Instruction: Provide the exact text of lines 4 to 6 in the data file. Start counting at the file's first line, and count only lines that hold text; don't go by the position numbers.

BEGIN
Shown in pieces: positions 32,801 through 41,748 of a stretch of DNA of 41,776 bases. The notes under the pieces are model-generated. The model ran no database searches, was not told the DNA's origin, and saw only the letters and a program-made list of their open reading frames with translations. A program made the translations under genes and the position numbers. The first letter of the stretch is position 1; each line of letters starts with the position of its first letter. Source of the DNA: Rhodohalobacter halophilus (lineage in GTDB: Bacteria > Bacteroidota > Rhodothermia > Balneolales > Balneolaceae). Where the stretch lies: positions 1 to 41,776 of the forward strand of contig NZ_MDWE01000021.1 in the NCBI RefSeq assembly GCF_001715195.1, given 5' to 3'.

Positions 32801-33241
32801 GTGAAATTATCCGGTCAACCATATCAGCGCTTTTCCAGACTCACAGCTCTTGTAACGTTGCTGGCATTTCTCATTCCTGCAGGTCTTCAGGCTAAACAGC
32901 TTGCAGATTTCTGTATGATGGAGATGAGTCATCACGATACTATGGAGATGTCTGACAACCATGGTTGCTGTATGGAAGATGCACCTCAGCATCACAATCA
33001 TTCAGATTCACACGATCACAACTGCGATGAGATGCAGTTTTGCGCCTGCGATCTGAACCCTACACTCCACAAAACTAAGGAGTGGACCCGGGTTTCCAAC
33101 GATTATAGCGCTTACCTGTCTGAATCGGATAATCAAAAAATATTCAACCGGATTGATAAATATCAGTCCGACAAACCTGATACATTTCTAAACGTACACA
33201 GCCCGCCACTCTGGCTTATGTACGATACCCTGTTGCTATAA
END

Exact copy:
32901 TTGCAGATTTCTGTATGATGGAGATGAGTCATCACGATACTATGGAGATGTCTGACAACCATGGTTGCTGTATGGAAGATGCACCTCAGCATCACAATCA
33001 TTCAGATTCACACGATCACAACTGCGATGAGATGCAGTTTTGCGCCTGCGATCTGAACCCTACACTCCACAAAACTAAGGAGTGGACCCGGGTTTCCAAC
33101 GATTATAGCGCTTACCTGTCTGAATCGGATAATCAAAAAATATTCAACCGGATTGATAAATATCAGTCCGACAAACCTGATACATTTCTAAACGTACACA